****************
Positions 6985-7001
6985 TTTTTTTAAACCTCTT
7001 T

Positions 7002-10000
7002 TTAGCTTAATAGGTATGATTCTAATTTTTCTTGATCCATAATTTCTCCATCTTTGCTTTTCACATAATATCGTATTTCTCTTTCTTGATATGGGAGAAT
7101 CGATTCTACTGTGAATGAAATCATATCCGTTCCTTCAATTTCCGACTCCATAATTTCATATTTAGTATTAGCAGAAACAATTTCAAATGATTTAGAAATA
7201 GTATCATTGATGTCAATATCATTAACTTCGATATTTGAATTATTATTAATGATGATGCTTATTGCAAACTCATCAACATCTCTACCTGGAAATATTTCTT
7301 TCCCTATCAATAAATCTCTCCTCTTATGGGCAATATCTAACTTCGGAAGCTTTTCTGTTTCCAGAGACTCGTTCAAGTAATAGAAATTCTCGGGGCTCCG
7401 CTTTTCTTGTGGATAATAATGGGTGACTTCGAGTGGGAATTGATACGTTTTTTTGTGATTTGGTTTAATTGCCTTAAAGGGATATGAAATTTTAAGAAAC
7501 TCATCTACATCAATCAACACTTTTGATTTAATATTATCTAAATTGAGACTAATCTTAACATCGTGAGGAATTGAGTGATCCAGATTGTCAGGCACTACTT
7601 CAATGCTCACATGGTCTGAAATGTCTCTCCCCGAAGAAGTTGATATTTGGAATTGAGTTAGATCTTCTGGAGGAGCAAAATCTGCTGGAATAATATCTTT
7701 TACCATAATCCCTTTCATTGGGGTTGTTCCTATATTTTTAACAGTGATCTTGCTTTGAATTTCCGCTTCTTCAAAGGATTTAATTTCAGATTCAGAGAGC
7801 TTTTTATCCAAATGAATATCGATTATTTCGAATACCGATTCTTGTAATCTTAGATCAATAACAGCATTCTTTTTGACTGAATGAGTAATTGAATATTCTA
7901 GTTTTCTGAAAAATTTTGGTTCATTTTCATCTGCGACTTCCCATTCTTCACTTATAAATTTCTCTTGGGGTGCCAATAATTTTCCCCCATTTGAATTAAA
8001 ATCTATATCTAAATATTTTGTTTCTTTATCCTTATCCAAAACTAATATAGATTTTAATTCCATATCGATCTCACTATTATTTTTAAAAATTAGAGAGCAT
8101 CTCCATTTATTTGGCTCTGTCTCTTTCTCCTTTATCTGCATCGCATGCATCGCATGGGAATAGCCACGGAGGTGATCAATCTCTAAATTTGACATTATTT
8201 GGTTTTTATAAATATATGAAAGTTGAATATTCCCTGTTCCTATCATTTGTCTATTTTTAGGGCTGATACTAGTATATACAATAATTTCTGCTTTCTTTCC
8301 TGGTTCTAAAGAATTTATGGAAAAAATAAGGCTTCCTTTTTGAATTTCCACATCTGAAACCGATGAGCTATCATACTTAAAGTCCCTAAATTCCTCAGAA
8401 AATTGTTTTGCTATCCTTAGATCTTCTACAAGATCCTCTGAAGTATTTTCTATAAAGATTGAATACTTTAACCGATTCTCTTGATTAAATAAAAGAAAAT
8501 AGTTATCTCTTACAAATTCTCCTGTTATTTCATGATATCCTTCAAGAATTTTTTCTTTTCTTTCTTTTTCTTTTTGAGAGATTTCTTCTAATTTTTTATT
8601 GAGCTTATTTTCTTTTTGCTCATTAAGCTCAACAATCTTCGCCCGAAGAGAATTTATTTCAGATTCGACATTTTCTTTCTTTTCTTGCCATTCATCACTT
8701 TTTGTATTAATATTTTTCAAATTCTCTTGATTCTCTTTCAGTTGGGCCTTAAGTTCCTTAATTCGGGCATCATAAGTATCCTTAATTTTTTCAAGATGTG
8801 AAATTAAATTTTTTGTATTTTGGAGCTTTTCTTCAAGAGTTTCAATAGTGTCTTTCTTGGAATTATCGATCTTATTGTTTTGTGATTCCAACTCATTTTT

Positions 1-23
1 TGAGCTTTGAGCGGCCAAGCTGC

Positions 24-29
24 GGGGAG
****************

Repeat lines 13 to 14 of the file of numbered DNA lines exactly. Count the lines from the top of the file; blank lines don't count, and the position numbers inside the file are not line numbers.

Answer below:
7801 TTTTTATCCAAATGAATATCGATTATTTCGAATACCGATTCTTGTAATCTTAGATCAATAACAGCATTCTTTTTGACTGAATGAGTAATTGAATATTCTA
7901 GTTTTCTGAAAAATTTTGGTTCATTTTCATCTGCGACTTCCCATTCTTCACTTATAAATTTCTCTTGGGGTGCCAATAATTTTCCCCCATTTGAATTAAA